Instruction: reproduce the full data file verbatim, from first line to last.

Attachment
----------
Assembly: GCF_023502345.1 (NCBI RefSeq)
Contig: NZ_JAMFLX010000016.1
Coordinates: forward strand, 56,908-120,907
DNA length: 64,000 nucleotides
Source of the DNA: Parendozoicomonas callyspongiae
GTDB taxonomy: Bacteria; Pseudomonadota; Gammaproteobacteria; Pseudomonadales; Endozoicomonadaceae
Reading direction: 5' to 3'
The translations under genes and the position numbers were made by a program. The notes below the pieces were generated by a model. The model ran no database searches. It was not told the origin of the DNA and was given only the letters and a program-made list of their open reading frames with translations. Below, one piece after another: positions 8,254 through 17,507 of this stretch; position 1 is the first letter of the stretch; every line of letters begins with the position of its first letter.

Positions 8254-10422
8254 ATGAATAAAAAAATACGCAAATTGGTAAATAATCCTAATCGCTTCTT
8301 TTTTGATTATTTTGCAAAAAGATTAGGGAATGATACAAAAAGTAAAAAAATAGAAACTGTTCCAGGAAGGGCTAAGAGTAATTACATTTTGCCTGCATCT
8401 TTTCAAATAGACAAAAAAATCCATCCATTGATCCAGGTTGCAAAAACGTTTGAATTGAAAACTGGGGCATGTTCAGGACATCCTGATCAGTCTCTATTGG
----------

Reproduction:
Assembly: GCF_023502345.1 (NCBI RefSeq)
Contig: NZ_JAMFLX010000016.1
Coordinates: forward strand, 56,908-120,907
DNA length: 64,000 nucleotides
Source of the DNA: Parendozoicomonas callyspongiae
GTDB taxonomy: Bacteria; Pseudomonadota; Gammaproteobacteria; Pseudomonadales; Endozoicomonadaceae
Reading direction: 5' to 3'
The translations under genes and the position numbers were made by a program. The notes below the pieces were generated by a model. The model ran no database searches. It was not told the origin of the DNA and was given only the letters and a program-made list of their open reading frames with translations. Below, one piece after another: positions 8,254 through 17,507 of this stretch; position 1 is the first letter of the stretch; every line of letters begins with the position of its first letter.

Positions 8254-10422
8254 ATGAATAAAAAAATACGCAAATTGGTAAATAATCCTAATCGCTTCTT
8301 TTTTGATTATTTTGCAAAAAGATTAGGGAATGATACAAAAAGTAAAAAAATAGAAACTGTTCCAGGAAGGGCTAAGAGTAATTACATTTTGCCTGCATCT
8401 TTTCAAATAGACAAAAAAATCCATCCATTGATCCAGGTTGCAAAAACGTTTGAATTGAAAACTGGGGCATGTTCAGGACATCCTGATCAGTCTCTATTGG